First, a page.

Academic journal article ETC.: A Review of General Semantics

E-Prime: Speaking Crisply

Academic journal article ETC.: A Review of General Semantics

E-Prime: Speaking Crisply

Article excerpt

1. Introduction

In the fall of 1969 the New York Society for General Semantics invited me to present a talk on E-Prime (English without any form of the verb to be). (1) Of course, it occurred to me that I should give it in E-Prime. In other words, to speak in E-Prime. I had initially planned to tell the people attending the presentation at the beginning that I intended to try this. I regret that I have to admit this, but I chickened out about alerting the audience as to m intentions, although I did make the effort to give my talk in E-Prime. Naturally, the new York Society folks listened for precisely this kind of attempt, without needing any warning from me. I have believed from the beginning that any reasonably alert individual can write in E-Prime without any big fanfare. (Mini-lesson: In order to write in E-Prime, just do not employ any form of the verb to be, and avoid "is-English" sentence structures to prevent an excessive use of the various linking verbs.) But I recognize that speaking in E-Prime requires a much higher level of linguistic sensitivity, determination, etc. In addition to other problems, what I have called "Social Is-isness" can rise up and repeatedly slap one in the chops. This means that standard social formulas (e.g., "What day is today?" "How are you?" "This is Ed," "What time is it?" etc.) will keep those non-E-Prime grooves, or neural networks, etc. functioning in the cortex when trying to speak in E-Prime. If you need it, please check reference (2) for the epistemological reasons behind this E-Prime business.

Almost twenty years later, my now friend and colleague Dr. E. W. Kellogg III presented a delightful and well-grounded discussion of his experiences in learning to speak in E-Prime, with suggestions that could help other who wished to accomplish this. (3) At present, very few people have chosen to try to speak routinely, daily, in E-Prime. I would guess perhaps five or six but this may consist of an excessively pessimistic estimate. For those wishing to try seriously to write and speak in E-Prime, I also suggest a careful study of references (4) and (5).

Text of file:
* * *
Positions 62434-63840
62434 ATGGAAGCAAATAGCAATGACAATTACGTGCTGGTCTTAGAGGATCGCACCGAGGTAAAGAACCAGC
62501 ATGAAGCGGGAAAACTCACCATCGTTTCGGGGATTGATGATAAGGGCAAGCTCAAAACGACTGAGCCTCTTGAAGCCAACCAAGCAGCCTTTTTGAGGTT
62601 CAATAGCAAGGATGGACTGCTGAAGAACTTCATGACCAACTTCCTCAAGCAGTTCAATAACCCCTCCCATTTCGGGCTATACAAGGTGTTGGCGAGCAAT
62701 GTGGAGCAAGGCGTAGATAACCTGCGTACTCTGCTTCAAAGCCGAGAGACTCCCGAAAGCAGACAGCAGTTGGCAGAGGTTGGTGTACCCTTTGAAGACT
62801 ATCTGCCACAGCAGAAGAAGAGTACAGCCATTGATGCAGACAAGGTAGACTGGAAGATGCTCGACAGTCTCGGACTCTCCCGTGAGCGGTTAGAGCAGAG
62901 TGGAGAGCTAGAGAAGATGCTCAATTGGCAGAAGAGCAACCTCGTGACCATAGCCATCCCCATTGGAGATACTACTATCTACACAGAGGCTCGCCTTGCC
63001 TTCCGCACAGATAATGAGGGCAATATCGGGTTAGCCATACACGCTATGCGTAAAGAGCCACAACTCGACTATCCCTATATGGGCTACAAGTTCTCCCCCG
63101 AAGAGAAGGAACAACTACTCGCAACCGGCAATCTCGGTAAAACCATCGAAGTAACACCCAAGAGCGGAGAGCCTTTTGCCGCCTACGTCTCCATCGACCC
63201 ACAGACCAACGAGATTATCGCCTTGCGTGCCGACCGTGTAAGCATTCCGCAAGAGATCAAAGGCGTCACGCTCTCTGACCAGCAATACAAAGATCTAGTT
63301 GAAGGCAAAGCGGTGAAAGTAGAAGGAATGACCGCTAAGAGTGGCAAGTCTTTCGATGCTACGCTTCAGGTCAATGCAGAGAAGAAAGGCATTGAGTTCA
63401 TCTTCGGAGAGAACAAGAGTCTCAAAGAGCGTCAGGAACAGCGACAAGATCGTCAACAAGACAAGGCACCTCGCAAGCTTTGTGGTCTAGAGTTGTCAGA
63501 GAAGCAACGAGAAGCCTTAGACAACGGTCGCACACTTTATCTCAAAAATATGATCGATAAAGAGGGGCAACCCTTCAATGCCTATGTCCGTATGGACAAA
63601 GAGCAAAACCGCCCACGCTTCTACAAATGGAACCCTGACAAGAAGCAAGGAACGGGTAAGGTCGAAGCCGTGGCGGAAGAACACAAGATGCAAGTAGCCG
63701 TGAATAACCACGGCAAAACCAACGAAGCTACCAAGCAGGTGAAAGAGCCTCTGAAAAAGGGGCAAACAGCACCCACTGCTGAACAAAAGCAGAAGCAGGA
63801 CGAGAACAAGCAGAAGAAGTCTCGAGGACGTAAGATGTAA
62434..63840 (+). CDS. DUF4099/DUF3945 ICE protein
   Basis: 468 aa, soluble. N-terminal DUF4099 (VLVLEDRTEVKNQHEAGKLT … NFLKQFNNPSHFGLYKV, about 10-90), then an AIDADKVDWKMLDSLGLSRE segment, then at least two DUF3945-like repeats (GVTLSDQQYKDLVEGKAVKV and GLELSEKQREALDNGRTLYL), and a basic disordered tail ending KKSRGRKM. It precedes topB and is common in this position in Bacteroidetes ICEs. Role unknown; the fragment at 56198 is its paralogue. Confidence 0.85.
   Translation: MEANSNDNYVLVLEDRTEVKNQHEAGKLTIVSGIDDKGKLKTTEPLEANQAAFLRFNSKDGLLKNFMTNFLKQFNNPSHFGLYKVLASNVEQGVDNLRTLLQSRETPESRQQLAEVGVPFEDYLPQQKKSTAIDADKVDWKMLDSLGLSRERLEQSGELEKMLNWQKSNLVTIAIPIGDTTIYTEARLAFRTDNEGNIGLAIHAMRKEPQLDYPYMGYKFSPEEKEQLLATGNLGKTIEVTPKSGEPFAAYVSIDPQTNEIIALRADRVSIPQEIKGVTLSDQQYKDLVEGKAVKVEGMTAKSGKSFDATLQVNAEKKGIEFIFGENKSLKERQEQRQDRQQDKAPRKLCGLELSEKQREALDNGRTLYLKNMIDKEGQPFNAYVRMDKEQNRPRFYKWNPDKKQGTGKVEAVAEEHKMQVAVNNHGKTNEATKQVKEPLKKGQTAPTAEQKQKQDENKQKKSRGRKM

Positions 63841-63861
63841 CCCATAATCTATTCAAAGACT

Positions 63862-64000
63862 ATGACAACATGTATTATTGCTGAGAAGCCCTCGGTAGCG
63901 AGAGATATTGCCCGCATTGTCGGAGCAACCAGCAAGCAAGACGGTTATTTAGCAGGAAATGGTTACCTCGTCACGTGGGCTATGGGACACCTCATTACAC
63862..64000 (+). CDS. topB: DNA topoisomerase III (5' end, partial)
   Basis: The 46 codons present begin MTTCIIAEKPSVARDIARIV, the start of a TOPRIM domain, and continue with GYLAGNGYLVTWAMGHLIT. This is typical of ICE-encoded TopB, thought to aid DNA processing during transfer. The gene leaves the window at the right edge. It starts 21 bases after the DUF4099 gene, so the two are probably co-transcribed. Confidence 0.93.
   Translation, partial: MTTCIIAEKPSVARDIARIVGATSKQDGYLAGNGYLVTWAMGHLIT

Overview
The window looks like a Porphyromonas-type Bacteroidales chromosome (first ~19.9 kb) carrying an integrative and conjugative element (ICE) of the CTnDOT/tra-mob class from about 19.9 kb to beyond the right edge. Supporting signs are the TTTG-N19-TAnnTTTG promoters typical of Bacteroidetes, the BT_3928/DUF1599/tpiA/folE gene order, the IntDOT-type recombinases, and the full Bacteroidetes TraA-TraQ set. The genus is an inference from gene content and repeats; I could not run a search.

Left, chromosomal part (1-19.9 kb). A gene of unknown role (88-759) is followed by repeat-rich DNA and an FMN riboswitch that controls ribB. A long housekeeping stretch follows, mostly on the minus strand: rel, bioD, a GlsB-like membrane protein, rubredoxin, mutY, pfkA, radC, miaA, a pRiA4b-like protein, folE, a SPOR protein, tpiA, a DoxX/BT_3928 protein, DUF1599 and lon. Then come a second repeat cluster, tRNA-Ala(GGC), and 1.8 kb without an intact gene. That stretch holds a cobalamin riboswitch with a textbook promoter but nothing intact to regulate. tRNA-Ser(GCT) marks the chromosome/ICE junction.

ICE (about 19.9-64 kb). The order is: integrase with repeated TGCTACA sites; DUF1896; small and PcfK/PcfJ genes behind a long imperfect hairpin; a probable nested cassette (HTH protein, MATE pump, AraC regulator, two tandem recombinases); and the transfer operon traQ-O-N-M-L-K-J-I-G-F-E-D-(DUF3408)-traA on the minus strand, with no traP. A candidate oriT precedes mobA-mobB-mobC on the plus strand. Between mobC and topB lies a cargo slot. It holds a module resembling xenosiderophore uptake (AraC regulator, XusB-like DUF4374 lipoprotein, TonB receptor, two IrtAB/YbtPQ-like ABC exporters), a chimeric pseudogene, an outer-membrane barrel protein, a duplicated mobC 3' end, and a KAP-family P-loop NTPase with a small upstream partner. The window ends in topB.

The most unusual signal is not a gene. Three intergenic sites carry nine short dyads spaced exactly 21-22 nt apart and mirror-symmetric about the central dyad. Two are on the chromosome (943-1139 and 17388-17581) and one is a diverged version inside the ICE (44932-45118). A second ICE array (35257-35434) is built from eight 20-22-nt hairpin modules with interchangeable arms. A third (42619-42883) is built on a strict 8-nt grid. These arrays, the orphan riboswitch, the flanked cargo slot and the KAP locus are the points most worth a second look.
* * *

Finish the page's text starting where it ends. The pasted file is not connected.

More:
Make no mistake: we deal here with interesting, difficult, and important issues. Since Hobbes in 1651 (relative to English), and even earlier, since Lycophron in 370? B.C.E. (relative to greek), extremely clever, intelligent, productive, and creative people have had volumes to say about why we should stop placing so much reliance on the static verb to be in our dynamic universe. (See Note 1.) But why hasn't anyone other than the writer asked how frequently do we in fact employ this increasingly disreputable verb in our writings? How frequently in our oral speech? I understand that Aristotle refused to count the teeth in people's mouths, and therefore continued to his death to believe erroneously that men have more teeth than women. I see this attitude reflected in the fact so few seem to have any interest in how often we tend to use to be. Let us now pursue this intriguing problem, empirically. (See Note 2.)

2. The Matter of Crispness

In the initial paper describing E-Prime (E'), I included the following definitional semantic equation:

E' = E - e

where E represents the one to two million "words" (depending on how one chooses to define "word") of English, and e represents the conjugated forms of to be. (1) Despite the fact that the late Dr. Samuel Bois thought highly enough of E-Prime to mention it in his book, The Art of Awareness (6), and even invited me to share his podium to discuss this development at a General Semantics conference in 1965, on one unfortunate occasion the simple equation given above appeared in print incorrectly as:

E' [not equal to] E - e

which probably mystified some readers. I suspect that most of those readers held me responsible. I understand that subsequent editions of that book will have the equation corrected.

Some years later I defined the Crispness Index (C. …

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